The price of oil and what’s happening in the oil patch in Montana, North Dakota, and Wyoming has an important impact on Yellowstone County’s economy. And, like many parts of the country, the price of oil is a dual edged sword — low prices reduce the cost of production in other industries and for consumers which has economic benefits on one side of the equation, while higher prices increase the cost of production for other industries, but it bolsters the strength of the oil and gas industry which is important to the well-being of a whole host of supportive businesses, many of which are located in Yellowstone County.
As the price of oil is projected to drop following a recent period of record production in the Bakken, it could mean a weakening in Yellowstone County’s local economy, as production is reduced, following the age-old law of supply and demand.
The “price crunch” is reported to have actually begun in October, after North Dakota posted all-time highs for oil and gas production in September.
North Dakota reported 1.36 million barrels of oil per day production in September, an increase of 66,751 barrels month over month. Gas production, meanwhile, tipped 2.532 million cubic feet per day, an increase of 89,008 cubic feet per day month over month.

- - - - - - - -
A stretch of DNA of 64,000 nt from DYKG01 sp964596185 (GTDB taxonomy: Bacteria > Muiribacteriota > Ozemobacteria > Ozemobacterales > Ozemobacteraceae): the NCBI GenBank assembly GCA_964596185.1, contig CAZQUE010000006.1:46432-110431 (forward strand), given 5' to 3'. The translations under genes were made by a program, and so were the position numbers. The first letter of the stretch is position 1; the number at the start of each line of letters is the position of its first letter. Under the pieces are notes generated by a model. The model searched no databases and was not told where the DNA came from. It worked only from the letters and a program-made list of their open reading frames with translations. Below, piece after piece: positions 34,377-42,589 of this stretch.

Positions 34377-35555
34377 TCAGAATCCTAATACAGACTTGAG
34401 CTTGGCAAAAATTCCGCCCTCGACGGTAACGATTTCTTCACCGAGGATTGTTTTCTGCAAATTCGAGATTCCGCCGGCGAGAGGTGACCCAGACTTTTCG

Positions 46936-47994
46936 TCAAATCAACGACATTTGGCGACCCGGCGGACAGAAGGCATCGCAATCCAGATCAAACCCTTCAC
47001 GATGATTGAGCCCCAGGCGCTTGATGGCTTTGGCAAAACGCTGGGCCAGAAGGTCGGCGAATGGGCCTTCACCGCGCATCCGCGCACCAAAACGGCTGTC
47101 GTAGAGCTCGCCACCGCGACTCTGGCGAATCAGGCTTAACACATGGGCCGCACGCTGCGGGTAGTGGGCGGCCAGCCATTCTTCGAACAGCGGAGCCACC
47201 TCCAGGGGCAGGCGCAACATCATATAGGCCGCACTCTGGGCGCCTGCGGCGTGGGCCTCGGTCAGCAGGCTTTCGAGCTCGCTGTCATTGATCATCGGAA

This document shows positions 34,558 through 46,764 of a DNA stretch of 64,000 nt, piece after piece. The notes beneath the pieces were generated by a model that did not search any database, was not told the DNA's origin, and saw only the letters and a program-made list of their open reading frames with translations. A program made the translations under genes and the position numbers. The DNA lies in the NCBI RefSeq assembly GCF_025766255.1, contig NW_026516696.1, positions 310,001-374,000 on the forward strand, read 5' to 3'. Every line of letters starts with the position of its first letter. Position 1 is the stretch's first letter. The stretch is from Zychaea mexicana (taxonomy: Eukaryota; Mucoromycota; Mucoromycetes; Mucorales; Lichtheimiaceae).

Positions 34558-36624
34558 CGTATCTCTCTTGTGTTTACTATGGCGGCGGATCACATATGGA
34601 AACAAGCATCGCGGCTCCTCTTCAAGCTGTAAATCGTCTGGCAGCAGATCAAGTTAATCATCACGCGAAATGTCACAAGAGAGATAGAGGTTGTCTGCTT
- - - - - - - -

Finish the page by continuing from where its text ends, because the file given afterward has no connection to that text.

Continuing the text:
Up or down, the price is likely to change after December 6 which is when OPEC will meet to decide whether to cut production.
North Dakota sweet crude has been at $40, and Bakken crude about $5 to $6 above that, which is well below the numbers it would take to grow rig counts or add a lot of wells to inventory.
Several factors are contributing to the price crunch. U.S. Sanctions against Iran were to have reduced production by a million or so barrels per day, which prompted OPEC to increase production. But, President Donald Trump granted waivers to several countries, and said in press conferences that he was doing that to lower oil prices.
U.S. production, meanwhile, has not slowed, and is expected to reach 12 million barrels per day next year. But activity could drop off given issues such as weather conditions, lack of workforce, flaring regulations, and transportation.
In addition to its output records, the state also captured a record 2.075 million cubic feet per day of gas.